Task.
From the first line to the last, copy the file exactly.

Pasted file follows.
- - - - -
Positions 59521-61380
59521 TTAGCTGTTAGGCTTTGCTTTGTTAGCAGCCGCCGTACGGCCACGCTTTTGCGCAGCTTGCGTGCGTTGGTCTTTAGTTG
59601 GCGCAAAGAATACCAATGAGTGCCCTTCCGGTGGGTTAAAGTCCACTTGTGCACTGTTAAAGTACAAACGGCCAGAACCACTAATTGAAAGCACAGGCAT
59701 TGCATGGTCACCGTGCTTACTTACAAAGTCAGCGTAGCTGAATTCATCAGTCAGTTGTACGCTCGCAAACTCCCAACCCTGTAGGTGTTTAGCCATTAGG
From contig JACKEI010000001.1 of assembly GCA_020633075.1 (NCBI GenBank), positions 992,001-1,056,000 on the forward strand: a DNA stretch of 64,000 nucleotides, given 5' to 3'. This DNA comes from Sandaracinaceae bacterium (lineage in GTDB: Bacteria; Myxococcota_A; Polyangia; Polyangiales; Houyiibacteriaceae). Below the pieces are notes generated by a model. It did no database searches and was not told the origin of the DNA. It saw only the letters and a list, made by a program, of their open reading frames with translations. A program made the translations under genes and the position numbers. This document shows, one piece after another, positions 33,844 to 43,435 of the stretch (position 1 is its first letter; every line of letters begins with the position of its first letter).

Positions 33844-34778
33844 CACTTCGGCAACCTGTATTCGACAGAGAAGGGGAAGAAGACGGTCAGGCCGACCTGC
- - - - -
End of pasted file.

Positions 59521-61380
59521 TTAGCTGTTAGGCTTTGCTTTGTTAGCAGCCGCCGTACGGCCACGCTTTTGCGCAGCTTGCGTGCGTTGGTCTTTAGTTG
59601 GCGCAAAGAATACCAATGAGTGCCCTTCCGGTGGGTTAAAGTCCACTTGTGCACTGTTAAAGTACAAACGGCCAGAACCACTAATTGAAAGCACAGGCAT
59701 TGCATGGTCACCGTGCTTACTTACAAAGTCAGCGTAGCTGAATTCATCAGTCAGTTGTACGCTCGCAAACTCCCAACCCTGTAGGTGTTTAGCCATTAGG
From contig JACKEI010000001.1 of assembly GCA_020633075.1 (NCBI GenBank), positions 992,001-1,056,000 on the forward strand: a DNA stretch of 64,000 nucleotides, given 5' to 3'. This DNA comes from Sandaracinaceae bacterium (lineage in GTDB: Bacteria; Myxococcota_A; Polyangia; Polyangiales; Houyiibacteriaceae). Below the pieces are notes generated by a model. It did no database searches and was not told the origin of the DNA. It saw only the letters and a list, made by a program, of their open reading frames with translations. A program made the translations under genes and the position numbers. This document shows, one piece after another, positions 33,844 to 43,435 of the stretch (position 1 is its first letter; every line of letters begins with the position of its first letter).

Positions 33844-34778
33844 CACTTCGGCAACCTGTATTCGACAGAGAAGGGGAAGAAGACGGTCAGGCCGACCTGC